The only nursing report method that involves patients, their family members, and both the off-going and the oncoming nurses is face-to-face bedside handoff.3 This type of nursing report is conducted at the patient's bedside and has different variations. In broad terms, nurse bedside shift report can be classified into two categories: “blended” and face-to-face bedside handoffs.8,10 The “blended” bedside shift report can be defined as a nursing handoff composed of two parts: Half of the report is written or conducted in a face-to-face approach in a private setting and the other half of the report is conducted face-to-face at the patient's bedside. The face-to-face nurse bedside shift report is solely conducted at the patient's bedside.8

Back to Top | Article Outline

Patient experience with bedside shift report

Systematic literature review studies point out that implementing nurse bedside shift report can improve the patient experience with care as related to nurse communication.8,9,11 For example, Mardis and colleagues conducted a systematic literature review of 41 articles related to the use of bedside shift report and concluded that 49% of the reviewed literature identified an increase in patient experience with care as a self-reported outcome, whereas only 2% of the reviewed studies identified patient complaints with this practice.11 Sherman and associates also found patient advantages in relation to nurse bedside shift report, such as patients being more informed about and engaged in their care, improved nurse-patient relationship, and improvement in overall patient satisfaction.8

The majority of the studies on nurse bedside shift report that discuss patient experience with care have limitations. For example, they have a low sample size or have used indirect measures for evaluating the patient experience with nurse bedside shift report.2,3,6,12-21 Only three studies were found to have a sample size greater than 100 patients that directly measured the patient experience with nurse bedside shift report by distributing surveys to patients and determining that the overall patient perception with the process was positive.10,22,23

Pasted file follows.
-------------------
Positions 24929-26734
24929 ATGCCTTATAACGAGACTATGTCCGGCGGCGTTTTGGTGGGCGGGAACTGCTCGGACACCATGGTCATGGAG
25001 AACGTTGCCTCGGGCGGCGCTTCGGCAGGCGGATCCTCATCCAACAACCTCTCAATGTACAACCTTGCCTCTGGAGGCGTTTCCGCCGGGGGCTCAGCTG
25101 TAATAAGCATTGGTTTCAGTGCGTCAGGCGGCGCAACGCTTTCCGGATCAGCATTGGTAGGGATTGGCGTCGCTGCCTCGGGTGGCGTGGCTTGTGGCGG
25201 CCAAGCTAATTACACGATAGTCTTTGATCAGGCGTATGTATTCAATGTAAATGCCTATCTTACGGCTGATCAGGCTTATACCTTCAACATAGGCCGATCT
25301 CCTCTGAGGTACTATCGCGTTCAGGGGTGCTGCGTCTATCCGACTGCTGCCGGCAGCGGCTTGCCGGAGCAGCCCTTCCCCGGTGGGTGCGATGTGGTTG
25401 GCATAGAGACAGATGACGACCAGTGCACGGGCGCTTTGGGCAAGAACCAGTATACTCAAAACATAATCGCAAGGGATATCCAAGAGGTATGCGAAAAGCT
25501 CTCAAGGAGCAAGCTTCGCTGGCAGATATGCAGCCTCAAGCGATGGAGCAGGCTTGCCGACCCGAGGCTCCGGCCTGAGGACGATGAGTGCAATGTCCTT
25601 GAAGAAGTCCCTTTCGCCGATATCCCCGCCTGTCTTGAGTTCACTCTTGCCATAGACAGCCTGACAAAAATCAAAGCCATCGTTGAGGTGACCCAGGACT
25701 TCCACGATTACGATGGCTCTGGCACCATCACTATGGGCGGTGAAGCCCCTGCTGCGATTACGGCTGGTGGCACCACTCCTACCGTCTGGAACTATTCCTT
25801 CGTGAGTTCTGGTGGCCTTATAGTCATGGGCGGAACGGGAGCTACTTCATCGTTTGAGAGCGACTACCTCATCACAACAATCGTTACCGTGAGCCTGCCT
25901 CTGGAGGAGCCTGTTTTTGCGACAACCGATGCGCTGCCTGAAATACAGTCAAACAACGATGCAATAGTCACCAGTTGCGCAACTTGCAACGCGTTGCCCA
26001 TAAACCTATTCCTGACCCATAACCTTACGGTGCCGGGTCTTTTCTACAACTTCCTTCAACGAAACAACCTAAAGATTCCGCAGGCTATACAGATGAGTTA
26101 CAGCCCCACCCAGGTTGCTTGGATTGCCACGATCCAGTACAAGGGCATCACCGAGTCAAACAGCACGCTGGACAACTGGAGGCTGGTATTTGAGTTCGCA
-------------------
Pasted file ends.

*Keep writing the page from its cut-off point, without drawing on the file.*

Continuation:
Patients did report some disadvantages with the nurse bedside shift report process. These included difficulties understanding the report and medical jargon, tiredness as a result of information being repeated multiple times, lack of privacy, anxiety over incorrect information or too much information, and inconsistency with how the nurse bedside shift report was conducted.8,22,23

In summary, patient advantages outweigh disadvantages in relation to nurse bedside shift report and all measurement tools used in the literature consistently show that nurse bedside shift report improves the overall patient experience with care.

Back to Top | Article Outline

Nursing satisfaction with bedside shift report

Evidence strongly supports that bedside shift report increases nurse satisfaction.6,8,9,11 Some of the most commonly reported nurse advantages include improved report efficiency, teamwork, nursing accountability, and report accuracy; enhanced individual patient care and documentation practices; satisfaction with patients being involved; visualizing patients and the ability to prioritize care; and improved discharge or transition of care.2,3,5,7,8,10,12,13,17,23,24

Gregory and colleagues conducted a systematic literature review of 33 articles and identified 17 articles that presented information about nurse-to-nurse dyadic relationships in relation to nurse bedside shift report.24 According to the study, nurses had positive experiences with the practice because they were able to share stories, provide emotional support to each other, communicate more effectively, and experience mentoring and coaching opportunities.24